U.S.-backed Syrian Democratic Forces announced Tuesday that they had captured the city of Raqqa from Islamic State militants.
“Everything is finished in Raqqa, our forces have taken full control of Raqqa,” SDF spokesman Talal Sello told AFP. A formal declaration would be announced after operations to clear any remaining sleeper cells and to remove landmines in the city were completed, Sello added.
The move is a major setback for the Islamic State which considered Raqqa the de-facto capital of its self-declared caliphate. It comes on the third anniversary of the global effort to defeat ISIS.
Raqqa was the first provincial capital to fall from government control in March 2013 after it was captured by a rebel army. The army included both Syrian opposition groups and more hard line parties including al-Nusra and the Islamic State.
A civilian government that was established in the city divided two months later, and less than a year later ISIS recaptured Raqqa and named the the capital of their caliphate.
About 900 civilians have been killed since the the start of the five-month operation, including 570 people in coalition air raids, according to the Syrian Network for Human Rights. The Britain-based Syrian Observatory for Human Rights put the civilian death toll at 1,130 people. American journalist James Foley was beheaded in the mountains south of the city.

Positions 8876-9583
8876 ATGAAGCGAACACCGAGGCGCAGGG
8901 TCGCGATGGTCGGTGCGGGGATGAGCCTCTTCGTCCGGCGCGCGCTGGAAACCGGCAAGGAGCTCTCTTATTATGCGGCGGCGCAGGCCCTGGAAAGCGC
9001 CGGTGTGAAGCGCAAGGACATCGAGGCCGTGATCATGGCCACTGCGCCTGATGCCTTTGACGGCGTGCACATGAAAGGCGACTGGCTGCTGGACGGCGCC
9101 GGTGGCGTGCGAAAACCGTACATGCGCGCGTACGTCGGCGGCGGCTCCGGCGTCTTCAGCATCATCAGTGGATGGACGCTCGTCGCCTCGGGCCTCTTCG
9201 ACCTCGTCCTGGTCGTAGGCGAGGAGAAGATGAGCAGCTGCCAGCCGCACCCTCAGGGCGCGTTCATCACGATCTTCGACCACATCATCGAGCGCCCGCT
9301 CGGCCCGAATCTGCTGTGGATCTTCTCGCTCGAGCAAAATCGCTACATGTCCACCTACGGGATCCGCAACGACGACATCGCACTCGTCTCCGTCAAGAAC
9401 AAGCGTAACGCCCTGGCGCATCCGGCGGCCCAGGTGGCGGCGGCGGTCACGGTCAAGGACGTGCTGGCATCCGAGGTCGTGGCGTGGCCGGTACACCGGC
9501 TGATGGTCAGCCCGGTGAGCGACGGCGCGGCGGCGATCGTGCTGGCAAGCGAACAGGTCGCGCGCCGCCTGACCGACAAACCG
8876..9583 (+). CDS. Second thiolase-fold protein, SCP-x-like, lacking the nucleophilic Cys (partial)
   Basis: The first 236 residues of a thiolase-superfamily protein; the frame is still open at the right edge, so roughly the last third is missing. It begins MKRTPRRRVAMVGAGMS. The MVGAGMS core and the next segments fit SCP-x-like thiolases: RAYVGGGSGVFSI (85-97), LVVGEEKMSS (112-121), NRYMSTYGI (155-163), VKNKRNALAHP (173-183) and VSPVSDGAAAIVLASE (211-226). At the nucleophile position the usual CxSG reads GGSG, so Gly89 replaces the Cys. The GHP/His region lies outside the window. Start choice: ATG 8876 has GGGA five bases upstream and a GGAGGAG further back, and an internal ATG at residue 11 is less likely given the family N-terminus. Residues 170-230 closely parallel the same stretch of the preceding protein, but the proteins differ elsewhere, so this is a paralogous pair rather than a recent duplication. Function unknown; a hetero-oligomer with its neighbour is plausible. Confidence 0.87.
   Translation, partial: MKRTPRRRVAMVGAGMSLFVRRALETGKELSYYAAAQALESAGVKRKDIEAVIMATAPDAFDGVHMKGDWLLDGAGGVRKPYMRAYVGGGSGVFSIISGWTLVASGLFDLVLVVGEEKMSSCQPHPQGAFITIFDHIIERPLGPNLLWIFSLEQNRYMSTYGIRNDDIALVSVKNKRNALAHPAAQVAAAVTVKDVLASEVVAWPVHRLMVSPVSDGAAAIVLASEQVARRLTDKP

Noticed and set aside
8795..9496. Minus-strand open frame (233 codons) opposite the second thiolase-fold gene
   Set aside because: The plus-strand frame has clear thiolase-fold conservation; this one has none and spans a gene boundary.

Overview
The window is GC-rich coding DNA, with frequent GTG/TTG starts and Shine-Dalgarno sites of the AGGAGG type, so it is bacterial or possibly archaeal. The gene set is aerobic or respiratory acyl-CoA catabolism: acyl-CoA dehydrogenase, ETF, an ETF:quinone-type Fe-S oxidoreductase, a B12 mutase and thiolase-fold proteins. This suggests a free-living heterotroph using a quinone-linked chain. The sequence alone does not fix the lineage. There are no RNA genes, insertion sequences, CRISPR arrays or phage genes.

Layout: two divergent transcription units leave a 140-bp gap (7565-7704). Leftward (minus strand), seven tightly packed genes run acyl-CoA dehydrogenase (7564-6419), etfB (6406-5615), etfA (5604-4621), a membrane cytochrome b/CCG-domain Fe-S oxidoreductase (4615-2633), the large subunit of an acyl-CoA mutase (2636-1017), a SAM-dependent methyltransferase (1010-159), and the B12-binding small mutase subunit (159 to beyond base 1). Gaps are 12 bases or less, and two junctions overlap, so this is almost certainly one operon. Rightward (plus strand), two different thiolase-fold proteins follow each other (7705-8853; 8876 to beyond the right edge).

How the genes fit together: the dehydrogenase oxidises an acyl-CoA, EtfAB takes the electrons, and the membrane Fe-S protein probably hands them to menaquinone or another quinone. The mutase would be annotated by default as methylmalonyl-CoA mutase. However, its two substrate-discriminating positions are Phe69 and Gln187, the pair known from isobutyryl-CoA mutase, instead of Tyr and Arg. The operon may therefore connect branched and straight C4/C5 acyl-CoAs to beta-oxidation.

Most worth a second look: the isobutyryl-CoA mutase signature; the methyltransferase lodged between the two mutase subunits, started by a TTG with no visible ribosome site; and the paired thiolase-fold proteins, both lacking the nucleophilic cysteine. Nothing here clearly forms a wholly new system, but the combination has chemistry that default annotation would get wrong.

SDF fighters pulled down the Islamic State’s black flag from the city’s National Hospital near the city’s stadium, according to a Reuters report.
Special presidential envoy for the Global Coalition to Defeat ISIS Brett McGurk said in August that the U.S. would attempt to perform a “stabilization” in Raqqa — including demining, removing rubble from major pathways to allow trucks and equipment through, and “basic electricity, sewage, water, the basic essentials to allow populations to come back to their home.”
It is not clear when the 300,000 civilians who have fled Raqqa since April during the operation will be able to return.